Journal article

Late Holocene Liquefaction at Sites of Contemporary Liquefaction during the 2010-2011 Canterbury Earthquake Sequence, New Zealand

Sarah H Bastin, Kari Bassett, Mark C Quigley, Brett Maurer, Russell A Green, Brendon Bradley, David Jacobson

Bulletin of the Seismological Society of America | SEISMOLOGICAL SOC AMER | Published : 2016

Abstract

The 2010–2011 Canterbury earthquake sequence (CES) caused up to 10 episodes of liquefaction at highly susceptible sites in eastern Canterbury, resulting in severe damage to land and infrastructure. Subsurface investigations at five sites over two study areas revealed CES dikes and sills that align with and crosscut pre-CES liquefaction features, including dikes, a lateral sill, a sandblister, and a buried compound sandblow. Crosscutting relationships combined with carbon-14 ( C) dating constrain the timing of the pre-CES liquefaction features to likely post-A.D. 1321 and pre-1960 in one study area. Pre-CES features in the second study area likely formed in three distinct episodes: post-A.D. ..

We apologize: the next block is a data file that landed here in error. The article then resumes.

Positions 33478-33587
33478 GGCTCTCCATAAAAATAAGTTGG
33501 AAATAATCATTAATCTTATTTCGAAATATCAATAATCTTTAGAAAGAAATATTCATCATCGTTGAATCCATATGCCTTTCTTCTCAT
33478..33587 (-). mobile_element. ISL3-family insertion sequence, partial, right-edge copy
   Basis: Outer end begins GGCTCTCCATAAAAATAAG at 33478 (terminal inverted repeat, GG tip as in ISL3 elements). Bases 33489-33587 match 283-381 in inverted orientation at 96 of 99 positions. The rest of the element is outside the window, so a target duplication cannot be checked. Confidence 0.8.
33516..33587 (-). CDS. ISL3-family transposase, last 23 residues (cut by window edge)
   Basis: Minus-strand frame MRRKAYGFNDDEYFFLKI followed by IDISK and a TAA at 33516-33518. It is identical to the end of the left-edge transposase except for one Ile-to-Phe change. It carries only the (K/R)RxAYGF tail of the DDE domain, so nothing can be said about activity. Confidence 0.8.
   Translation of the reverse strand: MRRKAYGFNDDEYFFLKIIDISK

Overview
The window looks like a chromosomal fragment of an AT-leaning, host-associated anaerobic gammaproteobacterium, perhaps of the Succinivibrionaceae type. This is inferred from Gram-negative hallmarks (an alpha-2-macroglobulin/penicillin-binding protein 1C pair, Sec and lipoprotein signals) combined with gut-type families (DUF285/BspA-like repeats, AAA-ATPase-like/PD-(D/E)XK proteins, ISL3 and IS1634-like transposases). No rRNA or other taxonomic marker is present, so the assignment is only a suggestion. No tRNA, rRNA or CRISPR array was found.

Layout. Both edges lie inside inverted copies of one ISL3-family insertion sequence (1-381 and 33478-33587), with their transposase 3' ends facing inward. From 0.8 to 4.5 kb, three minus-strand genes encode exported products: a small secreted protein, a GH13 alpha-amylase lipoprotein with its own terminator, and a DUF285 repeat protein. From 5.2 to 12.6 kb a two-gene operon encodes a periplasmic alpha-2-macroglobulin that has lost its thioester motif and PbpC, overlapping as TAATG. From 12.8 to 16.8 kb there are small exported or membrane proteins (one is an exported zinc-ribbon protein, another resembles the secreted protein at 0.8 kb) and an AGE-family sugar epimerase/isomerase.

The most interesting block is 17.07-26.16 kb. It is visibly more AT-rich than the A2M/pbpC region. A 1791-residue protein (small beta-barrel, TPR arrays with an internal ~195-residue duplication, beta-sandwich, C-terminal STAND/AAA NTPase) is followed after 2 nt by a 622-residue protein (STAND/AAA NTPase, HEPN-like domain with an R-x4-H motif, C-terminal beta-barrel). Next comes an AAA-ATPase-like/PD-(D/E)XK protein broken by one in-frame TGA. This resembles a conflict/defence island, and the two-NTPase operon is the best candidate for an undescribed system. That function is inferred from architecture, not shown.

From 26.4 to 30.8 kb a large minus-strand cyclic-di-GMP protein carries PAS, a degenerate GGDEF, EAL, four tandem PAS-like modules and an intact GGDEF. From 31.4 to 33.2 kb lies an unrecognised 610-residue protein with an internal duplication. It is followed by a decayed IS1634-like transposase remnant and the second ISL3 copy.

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University of Melbourne Researchers

Grants

Awarded by U.S. National Science Foundation (NSF)


Awarded by U.S. Geological Survey (USGS)


Funding Acknowledgements

We thank Martitia Tuttle, Peter Almond, and Catherine Reid for their discussions that aided the interpretation of the pre-CES liquefaction features. We also thank Sjoerd van Ballegooy for his enthusiastic critiques of our research and his assistance with processing and interpreting the cone penetration test (CPT) data. This work was funded by an EQC Capability Fund and the University of Canterbury Mason Trust Fund. R. Green and B. Maurer's efforts on this study were supported by the U.S. National Science Foundation (NSF) Grants CMMI-1407428 and CMMI-1435494 and U.S. Geological Survey (USGS) Grants G12AP20002 and G14AP00046. However, any opinions, findings, and conclusions or recommendations expressed in this article are those of the authors and do not necessarily reflect the views of EQC Capability Fund, the University of Canterbury Mason Trust Fund, NSF, or USGS.